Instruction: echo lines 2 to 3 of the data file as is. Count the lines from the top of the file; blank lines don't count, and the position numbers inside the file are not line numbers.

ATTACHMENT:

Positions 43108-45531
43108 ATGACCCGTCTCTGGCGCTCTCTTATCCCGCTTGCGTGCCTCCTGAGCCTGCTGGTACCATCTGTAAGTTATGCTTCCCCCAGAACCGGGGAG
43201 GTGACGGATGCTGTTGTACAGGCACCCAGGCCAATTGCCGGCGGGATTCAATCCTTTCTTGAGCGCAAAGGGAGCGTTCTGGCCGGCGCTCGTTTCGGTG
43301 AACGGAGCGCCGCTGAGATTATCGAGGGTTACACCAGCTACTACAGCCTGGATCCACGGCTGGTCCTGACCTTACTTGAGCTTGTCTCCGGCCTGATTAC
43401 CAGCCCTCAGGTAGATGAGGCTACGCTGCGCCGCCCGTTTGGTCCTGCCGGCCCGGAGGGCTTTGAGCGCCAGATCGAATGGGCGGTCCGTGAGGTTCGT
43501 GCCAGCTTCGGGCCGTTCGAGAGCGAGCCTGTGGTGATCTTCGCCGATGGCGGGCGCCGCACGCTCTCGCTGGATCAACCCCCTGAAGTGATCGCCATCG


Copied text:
43108 ATGACCCGTCTCTGGCGCTCTCTTATCCCGCTTGCGTGCCTCCTGAGCCTGCTGGTACCATCTGTAAGTTATGCTTCCCCCAGAACCGGGGAG
43201 GTGACGGATGCTGTTGTACAGGCACCCAGGCCAATTGCCGGCGGGATTCAATCCTTTCTTGAGCGCAAAGGGAGCGTTCTGGCCGGCGCTCGTTTCGGTG